This book reveals very little about national strategy or defense policy, or even about the effectiveness of the wars in Afghanistan and Iraq, but it is a worthwhile read for those interested in the ground-level experience of war and Americans who want to know more about the actions committed overseas in their name.
The experiences of American soldiers deployed to Iraq and Afghanistan, sometimes over and over again, are central to this story, including consideration of the lasting impact of their time abroad. American culture is already rife with conversations about post-traumatic stress, veterans’ services, and treatments following deployments. Unfortunately, the voice of the veterans themselves is seldom heard with clarity in these conversations.
While Jonathan Shay’s connections between Vietnam and Homer’s literature of war are one way of exploring the perennial risk of psychological injuries in war, the history of another country’s wars and experiences might offer a promising avenue of approach. Canadian historian Adam Montgomery’s book should thus be of interest to a wider audience than its subtitle alone might suggest. While students of Canadian military history will welcome it as a concise history of psychological injury and treatment in Canada’s wars since 1914, Montgomery usefully broadens the scope of the discussion. American readers, understandably preoccupied with the U.S. experience in Iraq and Afghanistan, will find the treatment of an allied and culturally similar military illuminating. Montgomery’s findings point to the startling ubiquity of psychological injuries in military operations of all types.
Retire the Colors is a reference to the command given at the end of a service or ceremony directing the color guard to retrieve the national and unit colors and remove them from the ceremony. Rendering honors and retiring the colors marks the official end of the ceremony, and frequently, the transition to the informal social activities afterward. The reference is appropriate for this anthology of stories dealing with transition between military service and the civilian world.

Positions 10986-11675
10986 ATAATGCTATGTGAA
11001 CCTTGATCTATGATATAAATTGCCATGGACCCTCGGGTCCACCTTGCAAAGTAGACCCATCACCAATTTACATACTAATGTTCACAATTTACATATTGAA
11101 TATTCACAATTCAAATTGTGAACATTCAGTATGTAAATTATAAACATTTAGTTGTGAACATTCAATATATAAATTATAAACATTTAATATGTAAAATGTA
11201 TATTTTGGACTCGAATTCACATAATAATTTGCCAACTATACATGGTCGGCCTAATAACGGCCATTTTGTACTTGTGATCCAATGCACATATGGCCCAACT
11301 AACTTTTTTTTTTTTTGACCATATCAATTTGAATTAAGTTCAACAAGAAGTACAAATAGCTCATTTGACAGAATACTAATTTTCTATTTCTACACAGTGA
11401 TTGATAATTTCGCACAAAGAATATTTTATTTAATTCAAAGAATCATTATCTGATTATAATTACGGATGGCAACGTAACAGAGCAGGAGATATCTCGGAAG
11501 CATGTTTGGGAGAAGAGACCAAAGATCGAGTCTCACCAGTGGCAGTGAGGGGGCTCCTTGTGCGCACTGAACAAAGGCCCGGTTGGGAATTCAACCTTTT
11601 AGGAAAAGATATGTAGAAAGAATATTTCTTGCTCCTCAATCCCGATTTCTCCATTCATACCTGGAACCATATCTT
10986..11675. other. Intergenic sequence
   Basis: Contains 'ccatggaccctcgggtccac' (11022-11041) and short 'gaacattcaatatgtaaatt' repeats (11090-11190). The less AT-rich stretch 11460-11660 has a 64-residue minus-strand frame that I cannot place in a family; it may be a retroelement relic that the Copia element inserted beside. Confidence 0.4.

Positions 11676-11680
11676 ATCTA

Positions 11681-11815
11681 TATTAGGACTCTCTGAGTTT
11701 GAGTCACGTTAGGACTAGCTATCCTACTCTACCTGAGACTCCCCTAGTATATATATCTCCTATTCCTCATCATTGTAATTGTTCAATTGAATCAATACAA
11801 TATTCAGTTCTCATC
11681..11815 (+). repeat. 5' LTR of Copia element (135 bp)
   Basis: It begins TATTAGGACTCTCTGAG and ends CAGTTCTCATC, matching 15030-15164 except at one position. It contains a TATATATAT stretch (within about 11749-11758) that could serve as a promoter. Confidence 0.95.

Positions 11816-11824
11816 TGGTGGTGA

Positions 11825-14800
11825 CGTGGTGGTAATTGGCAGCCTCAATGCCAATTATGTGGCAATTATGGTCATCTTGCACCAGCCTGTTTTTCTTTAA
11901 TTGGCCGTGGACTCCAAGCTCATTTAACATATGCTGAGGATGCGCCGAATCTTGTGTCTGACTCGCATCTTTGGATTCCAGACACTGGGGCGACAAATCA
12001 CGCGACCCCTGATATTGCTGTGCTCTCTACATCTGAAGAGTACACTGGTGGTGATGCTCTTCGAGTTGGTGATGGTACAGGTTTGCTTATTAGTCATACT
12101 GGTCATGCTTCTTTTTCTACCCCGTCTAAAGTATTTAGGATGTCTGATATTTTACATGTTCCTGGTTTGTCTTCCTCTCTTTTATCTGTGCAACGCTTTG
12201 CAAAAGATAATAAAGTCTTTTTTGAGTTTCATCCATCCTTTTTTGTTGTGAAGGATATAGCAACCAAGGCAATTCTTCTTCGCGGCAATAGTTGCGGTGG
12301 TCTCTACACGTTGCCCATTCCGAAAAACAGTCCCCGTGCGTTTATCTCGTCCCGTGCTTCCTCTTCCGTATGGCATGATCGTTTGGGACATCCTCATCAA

We are locked in with Jake; we know his thoughts and feelings, or at least we know as much as Hemingway lets us know. Jake's inability to connect with those around him is as emotional as it is physical, and the first-person narrative allows the reader to experience some measure of that isolation. Fitz, however, is not alone in his head with the reader. His failing connections with those around him are not completely severed lifelines. The third-person omniscient perspective allows Morgan to explore not just Fitz's feelings but how his injuries affect those around him, those trying to help him, and those who depend on him. The shift in perspective from one to the other underscores a shift in our own perspective on the injuries of war since Hemingway's own experience: no one should have to travel the road alone.
After a few seconds, my driver and I looked at one another and burst out laughing. The MRAP-ATV (Mine Resistant Ambush-Protected All-Terrain Vehicle, one of those machines ordered by Robert Gates that saved my life and countless others) lay still, angled into a massive hole in the road. The hood had twisted up and over the top of the vehicle and radiator fluid leaked onto my gunner, who crouched beneath the turret in a vain attempt to avoid it. I felt surprisingly calm—it was a relief to finally get blown up—and my shoulders continued to roll with the laughter, the most vivid memory of my life.
This novel shows us all the scars, reminds us of the broken parts within each of us, and the fragile world on which we try to ground ourselves. It is a reminder that whenever we return, we listen for the call of our name, for some hint that we matter, an echo of who we were, always and forever searching for ourselves across the years in a place we’ve lost along the way.